The Year In Review
We’re finishing our first year with SCRUM and I thought I’d recap the highs and lows that I’ve observed. For me, this is the most enjoyable thing I’ve done in my 20+ year career in IT.
- The teams have delivered more than anyone thought was possible. Compared to the old methods where there were endless hours in meetings arguing over this word or that word, the teams got down to business and cranked code.
- Quality is very good for the teams that implemented automation. Simple things like automating builds, writing automated unit testing and implementing automated QA scripts has proven a huge win. Utilizing automation emboldens the teams to make changes that they normally would be afraid to implement.
- Our business partners are engaged and enjoy being part of the process. They love being able to adjust features every few weeks and not being told “NO” constantly. At times, they haven’t liked having to make tough decisions about one feature or another, but in the end, they’d never want to go back to waterfail.
- If you follow the process, there really is transparency concerning progress and issues. For the teams that have done burn-up charts (trend towards release scope), they have been spot on. Velocity provides a good measure of just how much a team can accomplish sprint by sprint and the burn downs let you know whether you’re on track or if you’ve bit off more than you can chew.
- Presenting the working product at the end of every sprint has given team members visibility to executives that they’d never experienced before. The executives have really enjoyed getting to meet the unsung heroes who build their systems. There’s a real sense of pride on the teams when “C” level execs take time out of their schedules to talk to them.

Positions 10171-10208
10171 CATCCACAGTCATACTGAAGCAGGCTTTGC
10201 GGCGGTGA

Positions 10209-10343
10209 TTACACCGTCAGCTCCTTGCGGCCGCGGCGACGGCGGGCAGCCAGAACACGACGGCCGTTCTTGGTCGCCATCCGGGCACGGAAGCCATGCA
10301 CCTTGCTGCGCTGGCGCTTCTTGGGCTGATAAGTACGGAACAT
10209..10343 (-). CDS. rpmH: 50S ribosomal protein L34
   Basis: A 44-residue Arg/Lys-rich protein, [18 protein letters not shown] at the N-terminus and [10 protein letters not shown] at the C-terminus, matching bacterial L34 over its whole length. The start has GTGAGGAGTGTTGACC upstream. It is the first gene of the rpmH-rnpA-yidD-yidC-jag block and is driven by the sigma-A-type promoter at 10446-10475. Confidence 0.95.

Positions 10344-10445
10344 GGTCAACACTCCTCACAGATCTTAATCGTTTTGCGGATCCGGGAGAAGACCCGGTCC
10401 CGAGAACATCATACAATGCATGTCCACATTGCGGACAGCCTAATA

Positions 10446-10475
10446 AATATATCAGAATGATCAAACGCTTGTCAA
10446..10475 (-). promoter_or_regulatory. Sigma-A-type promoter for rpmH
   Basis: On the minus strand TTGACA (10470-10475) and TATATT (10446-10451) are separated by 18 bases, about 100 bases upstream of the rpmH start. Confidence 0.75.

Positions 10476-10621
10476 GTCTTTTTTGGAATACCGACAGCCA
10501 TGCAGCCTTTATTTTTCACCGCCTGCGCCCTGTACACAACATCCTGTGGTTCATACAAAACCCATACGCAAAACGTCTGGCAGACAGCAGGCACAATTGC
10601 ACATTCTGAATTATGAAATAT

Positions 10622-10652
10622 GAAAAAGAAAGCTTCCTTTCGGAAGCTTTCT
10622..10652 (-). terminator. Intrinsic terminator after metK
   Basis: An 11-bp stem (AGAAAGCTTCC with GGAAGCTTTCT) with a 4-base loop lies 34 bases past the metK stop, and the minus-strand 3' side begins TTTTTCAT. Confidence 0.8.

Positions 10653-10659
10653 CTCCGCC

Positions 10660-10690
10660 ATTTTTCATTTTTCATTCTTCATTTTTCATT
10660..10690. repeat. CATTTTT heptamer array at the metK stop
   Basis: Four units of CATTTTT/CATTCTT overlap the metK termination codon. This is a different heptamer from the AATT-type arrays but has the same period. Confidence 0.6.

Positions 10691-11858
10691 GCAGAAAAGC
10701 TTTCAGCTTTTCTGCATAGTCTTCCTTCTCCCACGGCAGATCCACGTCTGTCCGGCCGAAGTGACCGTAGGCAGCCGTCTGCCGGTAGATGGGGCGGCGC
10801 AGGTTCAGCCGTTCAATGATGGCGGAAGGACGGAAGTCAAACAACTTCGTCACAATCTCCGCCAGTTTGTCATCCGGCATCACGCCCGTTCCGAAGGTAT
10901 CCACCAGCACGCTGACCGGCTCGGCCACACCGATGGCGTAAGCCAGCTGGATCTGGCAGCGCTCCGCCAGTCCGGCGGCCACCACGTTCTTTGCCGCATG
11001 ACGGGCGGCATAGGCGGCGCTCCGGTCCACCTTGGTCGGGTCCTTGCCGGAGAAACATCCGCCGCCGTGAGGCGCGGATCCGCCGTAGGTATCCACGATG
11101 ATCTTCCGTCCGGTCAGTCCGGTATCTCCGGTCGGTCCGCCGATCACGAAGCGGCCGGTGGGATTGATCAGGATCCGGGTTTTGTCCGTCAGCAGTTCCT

- Teams can get lost in the sprint-by-sprint nature of delivery. We’ve witnessed teams struggling when they have to integrate with other teams, because they got too focused on their timeline and forgot about the other teams. I’m implementing a weekly “scrum-of-scrums” with my SCRUM teams, architecture, load & performance testing & infrastructure to ensure we’re engaging them appropriately.
- Some people just can’t handle the teamwork and pace of scrum teams. Everyone wants to believe they’re a “top dog”, but unfortunately, not everyone can handle it. You have to spend time developing a personality profile so you know what types of individuals work on your teams.
- Agile doesn’t prevent “death march” projects. Even with full transparency, there are forces that drive projects into delivering more features than they should. Quality suffers, people burn out and moral drops. However, even on these projects, agile works better, because there’s always an end in sight in a few weeks.
So that’s my take after one year of really doing agile. In the next 12 months, our plans are to gain more consistency across teams (artifacts & ceremonies) and just get better at it. Organizationally, we’re still newbies, but there’s a real commitment from the top, which makes all the difference.